Arrived in Yangon, the last stop of our journey, we visit the downtown: a succession of dilapidated colonial-era buildings, mixed with some modern buildings from undefined style. On both, an array of well-aligned parables and clothes hanging out of the windows.We get lost among the uneven sidewalks, kidnapped by the life of its inhabitants and the potpourri of races that lives in the largest city of Myanmar. At each intersection, with the nose up, we admire the domes in Art Nouveau style, covered by the roots of the ficus benjamin and from the mildew of decades of neglect. Many crows and pigeons nest there as a comfortable home, regardless of the hectic traffic that becomes congested in the evening, along Merchant Road. The old city plant is a grid of parallel streets with increasing numbers. Every street seems to represent a trade or its related products that are exposed in plain sight. There is the road of the painters and the street of the blacksmiths, the street of shoemakers where skilled craftsmen shape the uppers and the path of the fabric with its colorful buttons. And yet, the street of the lamps and the photocopying road, where the damp sheets are dried with a hair dryer. And, within walking distance, the street of gold and that one of the precious stones, followed by that of fishing nets, of the mirrors, of the cables, of the ropes, of the spare parts for everything from a bumper's car up to each individual component to build your own lighter. There's even the road of the "little Monk", with baskets containing all the necessary kit: the tunic, the umbrella and the rice bowl for offerings, which inspired us the name our travel diary. Every morning, in fact, the monks, they put it on their shoulder and walk, barefoot, for the streets of the cities in search of a gift. This is not begging, but a way to offer people the opportunity to improve their Karma, with the hope of a better life.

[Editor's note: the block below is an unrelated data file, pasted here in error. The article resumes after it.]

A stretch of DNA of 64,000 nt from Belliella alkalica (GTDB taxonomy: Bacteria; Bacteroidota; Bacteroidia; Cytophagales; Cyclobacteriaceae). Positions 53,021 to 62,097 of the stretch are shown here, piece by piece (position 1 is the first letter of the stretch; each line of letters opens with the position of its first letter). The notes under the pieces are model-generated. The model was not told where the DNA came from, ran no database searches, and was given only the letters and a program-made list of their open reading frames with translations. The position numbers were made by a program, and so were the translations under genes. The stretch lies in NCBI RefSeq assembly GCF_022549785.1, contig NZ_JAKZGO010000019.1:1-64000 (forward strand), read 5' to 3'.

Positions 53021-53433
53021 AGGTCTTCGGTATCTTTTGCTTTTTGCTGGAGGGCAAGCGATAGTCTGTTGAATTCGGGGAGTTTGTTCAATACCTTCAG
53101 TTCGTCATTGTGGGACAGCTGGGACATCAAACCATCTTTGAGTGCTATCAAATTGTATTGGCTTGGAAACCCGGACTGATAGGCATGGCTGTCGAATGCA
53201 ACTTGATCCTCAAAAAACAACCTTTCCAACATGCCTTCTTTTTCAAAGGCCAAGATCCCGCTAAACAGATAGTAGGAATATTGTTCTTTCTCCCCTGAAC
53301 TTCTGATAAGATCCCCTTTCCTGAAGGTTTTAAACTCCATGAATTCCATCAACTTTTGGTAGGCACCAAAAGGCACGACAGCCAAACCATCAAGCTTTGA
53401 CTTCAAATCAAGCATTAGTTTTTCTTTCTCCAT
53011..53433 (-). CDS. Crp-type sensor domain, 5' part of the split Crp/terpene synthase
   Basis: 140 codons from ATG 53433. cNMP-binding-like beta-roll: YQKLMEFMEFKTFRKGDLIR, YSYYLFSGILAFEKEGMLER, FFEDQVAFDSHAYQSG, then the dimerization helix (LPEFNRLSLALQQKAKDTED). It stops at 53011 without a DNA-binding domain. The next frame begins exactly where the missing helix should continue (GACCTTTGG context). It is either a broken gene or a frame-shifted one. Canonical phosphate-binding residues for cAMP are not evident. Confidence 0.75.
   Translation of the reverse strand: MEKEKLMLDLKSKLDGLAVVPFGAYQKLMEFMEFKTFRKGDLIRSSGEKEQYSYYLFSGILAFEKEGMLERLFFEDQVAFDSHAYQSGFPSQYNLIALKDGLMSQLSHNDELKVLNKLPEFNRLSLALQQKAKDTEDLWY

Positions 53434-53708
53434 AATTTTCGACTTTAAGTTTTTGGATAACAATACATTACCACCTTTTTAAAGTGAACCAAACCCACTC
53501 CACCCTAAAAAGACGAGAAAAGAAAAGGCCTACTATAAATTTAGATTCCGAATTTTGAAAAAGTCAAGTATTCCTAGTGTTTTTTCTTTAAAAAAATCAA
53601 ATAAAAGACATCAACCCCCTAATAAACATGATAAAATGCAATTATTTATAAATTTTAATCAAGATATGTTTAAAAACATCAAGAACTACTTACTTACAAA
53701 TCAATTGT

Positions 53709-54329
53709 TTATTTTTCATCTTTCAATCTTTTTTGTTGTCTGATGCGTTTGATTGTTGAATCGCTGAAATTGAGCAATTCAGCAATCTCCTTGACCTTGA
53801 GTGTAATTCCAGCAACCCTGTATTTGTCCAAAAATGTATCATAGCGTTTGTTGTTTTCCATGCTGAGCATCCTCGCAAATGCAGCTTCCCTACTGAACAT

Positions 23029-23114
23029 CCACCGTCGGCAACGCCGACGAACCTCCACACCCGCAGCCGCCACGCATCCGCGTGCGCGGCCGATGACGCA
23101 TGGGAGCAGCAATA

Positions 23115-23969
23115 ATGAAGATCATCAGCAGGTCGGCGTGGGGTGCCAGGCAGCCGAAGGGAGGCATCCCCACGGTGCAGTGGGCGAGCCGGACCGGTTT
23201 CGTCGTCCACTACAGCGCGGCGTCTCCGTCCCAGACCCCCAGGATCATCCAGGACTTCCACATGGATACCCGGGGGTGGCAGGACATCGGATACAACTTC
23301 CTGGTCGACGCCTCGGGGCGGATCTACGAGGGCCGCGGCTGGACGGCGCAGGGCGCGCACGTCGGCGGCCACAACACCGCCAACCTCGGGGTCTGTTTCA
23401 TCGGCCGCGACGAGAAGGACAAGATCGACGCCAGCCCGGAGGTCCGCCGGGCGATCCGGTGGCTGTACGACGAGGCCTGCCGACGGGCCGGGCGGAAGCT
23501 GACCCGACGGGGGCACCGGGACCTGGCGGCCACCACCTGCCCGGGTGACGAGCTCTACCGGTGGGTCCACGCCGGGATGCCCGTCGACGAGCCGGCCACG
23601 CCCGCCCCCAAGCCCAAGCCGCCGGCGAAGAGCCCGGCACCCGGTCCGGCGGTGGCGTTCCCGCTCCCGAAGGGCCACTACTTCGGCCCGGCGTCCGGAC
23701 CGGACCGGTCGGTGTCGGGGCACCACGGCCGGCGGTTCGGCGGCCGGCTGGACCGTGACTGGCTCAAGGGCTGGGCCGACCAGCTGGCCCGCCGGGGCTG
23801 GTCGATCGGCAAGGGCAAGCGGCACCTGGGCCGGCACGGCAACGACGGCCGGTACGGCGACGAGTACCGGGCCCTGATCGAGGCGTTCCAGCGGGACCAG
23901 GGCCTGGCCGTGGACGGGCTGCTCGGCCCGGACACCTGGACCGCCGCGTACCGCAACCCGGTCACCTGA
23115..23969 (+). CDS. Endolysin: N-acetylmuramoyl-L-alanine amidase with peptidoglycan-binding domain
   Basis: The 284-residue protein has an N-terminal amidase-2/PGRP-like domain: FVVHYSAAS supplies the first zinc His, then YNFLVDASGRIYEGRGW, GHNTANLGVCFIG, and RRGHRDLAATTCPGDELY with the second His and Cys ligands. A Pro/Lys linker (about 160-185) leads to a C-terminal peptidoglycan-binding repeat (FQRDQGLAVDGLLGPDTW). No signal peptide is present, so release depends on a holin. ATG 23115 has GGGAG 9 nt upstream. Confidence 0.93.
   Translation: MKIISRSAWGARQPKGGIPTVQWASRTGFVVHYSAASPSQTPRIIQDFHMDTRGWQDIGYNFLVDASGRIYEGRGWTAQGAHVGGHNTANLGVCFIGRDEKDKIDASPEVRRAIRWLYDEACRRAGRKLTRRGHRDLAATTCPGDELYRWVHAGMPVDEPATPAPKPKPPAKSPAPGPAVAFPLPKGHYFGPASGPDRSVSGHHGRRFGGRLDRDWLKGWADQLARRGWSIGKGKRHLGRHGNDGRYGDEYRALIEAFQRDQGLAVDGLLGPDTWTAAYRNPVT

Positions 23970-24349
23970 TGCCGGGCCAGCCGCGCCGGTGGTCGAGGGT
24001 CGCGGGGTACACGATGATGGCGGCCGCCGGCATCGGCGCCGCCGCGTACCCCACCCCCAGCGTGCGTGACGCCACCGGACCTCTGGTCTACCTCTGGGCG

Small bars to drink tea or enjoy a cane juice are scattered everywhere. Hot oil pans on the sidewalks sizzles under the golden roots trees; every corner is good to squat on plastic tiny little chairs and watch the street scene, eating the Maji-yweq dhouq, a salad prepared with tender leaves of young tamarind. Entire families are handed down a gesture made of small things, from how to cut onions finely to how unravel the nodes on a net. A manual skill orchestrated to create a concert of artisans. A routine that takes your breath away and makes us curious spectators of habits that do not belong us.